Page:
Nicola Porpora  
Nicola Porpora
Nicola (Antonio) Porpora (or Niccolò Porpora) (17 August 1686 – 3 March 1768) was a Neapolitan composer of Baroque operas and teacher of singing, whose most famous singing student was the castrato Farinelli. Other students included composers Matteo Capranica and Joseph Haydn.
Porpora was born in Naples. He graduated from the music conservatory Poveri di Gesù Cristo of his native city, where the civic opera scene was dominated by Alessandro Scarlatti.
Porpora's first opera, Agrippina, was successfully performed at the Neapolitan court in 1708. His second, Berenice, was performed at Rome. In a long career, he followed these up by many further operas, supported as maestro di cappella in the households of aristocratic patrons, such as the commander of military forces at Naples, prince Philip of Hesse-Darmstadt, or of the Portuguese ambassador at Rome, for composing operas alone did not yet make a viable career. However, his enduring fame rests chiefly upon his unequalled power of teaching singing. At the Neapolitan Conservatorio di Sant'Onofrio and with the Poveri di Gesù Cristo he trained Farinelli, Caffarelli, Salimbeni, and other celebrated vocalists, during the period 1715 to 1721. In 1720 and 1721 he wrote two serenades to libretti by a gifted young poet, Metastasio, the beginning of a long, though interrupted, collaboration. In 1722 his operatic successes encouraged him to lay down his conservatory commitments.

After a rebuff from the court of Charles VI at Vienna in 1725, Porpora settled mostly in Venice, composing and teaching regularly in the schools of La Pietà and the Incurabili. In 1729 the anti-Handel clique invited him to London to set up an opera company as a rival to Handel's, without success, and in the 1733-1734 season, even the presence of his pupil, the great Farinelli, failed to save the dramatic company in Lincoln's Inn Fields (the "Opera of the Nobility") from bankruptcy.
An interval as Kapellmeister at the Dresden court of the Elector of Saxony from 1748 ended in strained relations with his rival in Venice and Rome, the hugely successful opera composer Johann Adolph Hasse and his wife, the prima donna Faustina, and resulted in Porpora's departure in 1752.
From Dresden he went to Vienna, where among other pupils he trained the young Marianne von Martinez, a future composer. As his accompanist and valet he hired the youthful Joseph Haydn, who was making his way in Vienna as a struggling freelancer. Haydn later remembered Porpora thus: "There was no lack of Asino, Coglione, Birbante [ass, cullion, rascal], and pokes in the ribs, but I put up with it all, for I profited greatly from Porpora in singing, in composition, and in the Italian language." He also said that he had learned from the maestro "the true fundamentals of composition".
In 1753 Porpora spent three summer months, with Haydn in tow, at the spa town Mannersdorf am Leithagebirge. His function there was to continue the singing lessons of the mistress of the ambassador of Venice to the Austrian Empire, Pietro Correr.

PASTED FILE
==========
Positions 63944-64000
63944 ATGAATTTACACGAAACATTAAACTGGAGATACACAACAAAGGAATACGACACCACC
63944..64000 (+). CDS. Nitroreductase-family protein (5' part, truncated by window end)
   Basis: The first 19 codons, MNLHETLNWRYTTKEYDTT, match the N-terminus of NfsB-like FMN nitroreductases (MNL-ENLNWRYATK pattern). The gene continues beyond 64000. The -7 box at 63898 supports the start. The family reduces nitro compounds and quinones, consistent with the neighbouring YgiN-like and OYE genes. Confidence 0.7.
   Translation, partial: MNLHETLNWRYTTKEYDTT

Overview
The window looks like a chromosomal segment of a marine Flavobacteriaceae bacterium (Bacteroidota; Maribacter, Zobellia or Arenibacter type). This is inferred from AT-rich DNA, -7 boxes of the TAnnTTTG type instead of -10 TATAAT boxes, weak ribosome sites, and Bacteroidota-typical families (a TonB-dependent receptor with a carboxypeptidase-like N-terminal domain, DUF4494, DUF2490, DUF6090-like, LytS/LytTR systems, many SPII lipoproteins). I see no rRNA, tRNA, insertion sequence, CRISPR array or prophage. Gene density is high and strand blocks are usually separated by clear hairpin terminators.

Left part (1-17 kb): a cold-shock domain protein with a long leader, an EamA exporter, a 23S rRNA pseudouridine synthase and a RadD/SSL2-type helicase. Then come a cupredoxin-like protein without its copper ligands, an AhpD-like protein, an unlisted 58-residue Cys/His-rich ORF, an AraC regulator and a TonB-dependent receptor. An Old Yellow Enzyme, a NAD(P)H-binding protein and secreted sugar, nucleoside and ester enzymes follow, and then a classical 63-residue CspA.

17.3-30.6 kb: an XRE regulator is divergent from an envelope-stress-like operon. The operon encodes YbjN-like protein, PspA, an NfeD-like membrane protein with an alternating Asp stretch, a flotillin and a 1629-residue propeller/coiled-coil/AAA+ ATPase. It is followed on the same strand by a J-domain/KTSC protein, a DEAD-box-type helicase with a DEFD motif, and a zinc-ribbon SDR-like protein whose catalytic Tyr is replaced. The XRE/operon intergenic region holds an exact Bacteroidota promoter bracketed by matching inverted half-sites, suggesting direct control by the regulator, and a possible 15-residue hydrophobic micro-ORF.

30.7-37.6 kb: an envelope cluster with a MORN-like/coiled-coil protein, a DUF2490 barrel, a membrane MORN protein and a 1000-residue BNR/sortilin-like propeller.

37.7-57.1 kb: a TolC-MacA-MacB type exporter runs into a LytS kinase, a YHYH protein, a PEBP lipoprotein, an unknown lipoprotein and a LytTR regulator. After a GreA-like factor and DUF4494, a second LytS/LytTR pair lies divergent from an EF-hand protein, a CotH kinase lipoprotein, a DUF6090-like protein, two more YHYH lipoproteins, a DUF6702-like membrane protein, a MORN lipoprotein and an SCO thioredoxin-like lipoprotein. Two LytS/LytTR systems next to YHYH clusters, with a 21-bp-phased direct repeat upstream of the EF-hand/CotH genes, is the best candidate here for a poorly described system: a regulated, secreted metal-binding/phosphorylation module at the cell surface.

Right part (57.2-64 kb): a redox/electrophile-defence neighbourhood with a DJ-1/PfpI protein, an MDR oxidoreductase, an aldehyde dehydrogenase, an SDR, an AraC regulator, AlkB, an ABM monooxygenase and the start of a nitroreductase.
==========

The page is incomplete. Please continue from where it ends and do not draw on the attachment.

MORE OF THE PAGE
Porpora returned in 1759 to Naples.

From this time Porpora's career was a series of misfortunes: his florid style was becoming old-fashioned, his last opera, Camilla, failed, his pension from Dresden stopped, and he became so poor that the expenses of his funeral were paid by a subscription concert. Yet at the moment of his death, Farinelli and Caffarelli were living in splendid retirement on fortunes largely based on the excellence of the old maestro's teaching.
A good linguist, who was admired for the idiomatic fluency of his recitatives, and a man of considerable literary culture, Porpora was also celebrated for his conversational wit. He was well-read in Latin and Italian literature, wrote poetry and spoke French, German and English.
Besides some four dozen operas, there are oratorios, solo cantatas with keyboard accompaniment, motets and vocal serenades. Among his larger works, his 1720 opera Orlando, one mass, his Venetian Vespers, and the opera Arianna in Nasso (1733 according to HOASM) have been recorded.

From Wikipedia, the free encyclopedia

Nicola Porpora - Polifemo
Polifemo - Excerpts

Aci, Franco Fagioli
Galatea, Laura Aikin
Polifemo, Christian Senn
Ulisse, Xavier Sabata
Calipso, Mary-Ellen Nesi
Nerea, Hanna Herfurtner

Bach Consort Wien
Rubén Dubrovsky, Conductor

Nicolò Porpora 12 Violin Sonatas 1754
Giovanni Guglielmo Violin,Andrea Coen Harpsichord,Pietro Bosna Cello.
Nicola Porpora - Sonatas for Violin and Harpsichord
Sonata VI in C major 0:00

Sonata XI in D major 12:44

Sonata V in in G minor 25:53

Sonata VIII in C major 38:19

Sonata II in G major 49:48

Sonata XII in D minor 59:07

Nicola Porpora - Magnificat
Performed by: Cappella "S. Cecilia" della cattedrale di Lucca, orchestra del teatro del Giglio di Lucca, Gianfranco Cosmi
Picture by: Chiesa di Santa Maria della Scorziata (da "Chiese Negate" calendario di Meo 2013)

Magnificat per soli e coro femminile a 4 voci con violini

2_Et exultavit
3_Qui respexit
4_Quia fecit
5_Et misericordia
6_Fecit potentiam
8_Sicut locutus
9_Gloria Patri
10_Sicut erat

N. A. Porpora: Sei Duetti sulla passione di Nostro Signore Gesù Cristo (1754) / Stile Galante
[in Dresda Duetti Sei à Varie Voci Da Cantarsi nelli Venerdi di Quaresima nella Cappella di S. A. S.ma l'Elettore di Sassonia Del Sig.r Niccolò Porpora]
(Dresden, 1754)

I. Primo Duetto: Crimen Adae quantum constat - 0:05
II. Secondo Duetto: Rigate lacrimis - 9:15
III. Terzo Duetto: Mortis causa tu fuisti - 18:36
IV. Quarto Duetto: In hoc vexillo Crucis - 25:37
V. Quinto Duetto: Tamquam agnus immolatur - 32:02
VI. Sesto Duetto: Ab imo pectore - 46:35

Emanuela Galli (soprano)
Francesca Cassinari (soprano)
Marina De Liso (contralto)
Fulvio Bettini (baritone)
Ludovico Takeshi Minasi (violoncello)
Andrea Friggi (chamber organ)

Stile Galante / Stefano Aresi (conductor)

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